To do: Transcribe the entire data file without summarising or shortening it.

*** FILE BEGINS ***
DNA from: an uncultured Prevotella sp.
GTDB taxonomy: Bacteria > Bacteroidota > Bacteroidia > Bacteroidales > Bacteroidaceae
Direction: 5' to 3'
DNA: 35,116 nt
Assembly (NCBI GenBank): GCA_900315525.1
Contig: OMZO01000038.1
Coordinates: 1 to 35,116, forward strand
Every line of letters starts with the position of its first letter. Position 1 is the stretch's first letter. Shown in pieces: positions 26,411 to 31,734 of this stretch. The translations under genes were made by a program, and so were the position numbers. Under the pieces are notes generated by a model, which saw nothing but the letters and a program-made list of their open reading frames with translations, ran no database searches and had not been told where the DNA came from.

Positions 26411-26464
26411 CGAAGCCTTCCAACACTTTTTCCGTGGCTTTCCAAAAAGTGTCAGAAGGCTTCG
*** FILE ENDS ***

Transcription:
DNA from: an uncultured Prevotella sp.
GTDB taxonomy: Bacteria > Bacteroidota > Bacteroidia > Bacteroidales > Bacteroidaceae
Direction: 5' to 3'
DNA: 35,116 nt
Assembly (NCBI GenBank): GCA_900315525.1
Contig: OMZO01000038.1
Coordinates: 1 to 35,116, forward strand
Every line of letters starts with the position of its first letter. Position 1 is the stretch's first letter. Shown in pieces: positions 26,411 to 31,734 of this stretch. The translations under genes were made by a program, and so were the position numbers. Under the pieces are notes generated by a model, which saw nothing but the letters and a program-made list of their open reading frames with translations, ran no database searches and had not been told where the DNA came from.

Positions 26411-26464
26411 CGAAGCCTTCCAACACTTTTTCCGTGGCTTTCCAAAAAGTGTCAGAAGGCTTCG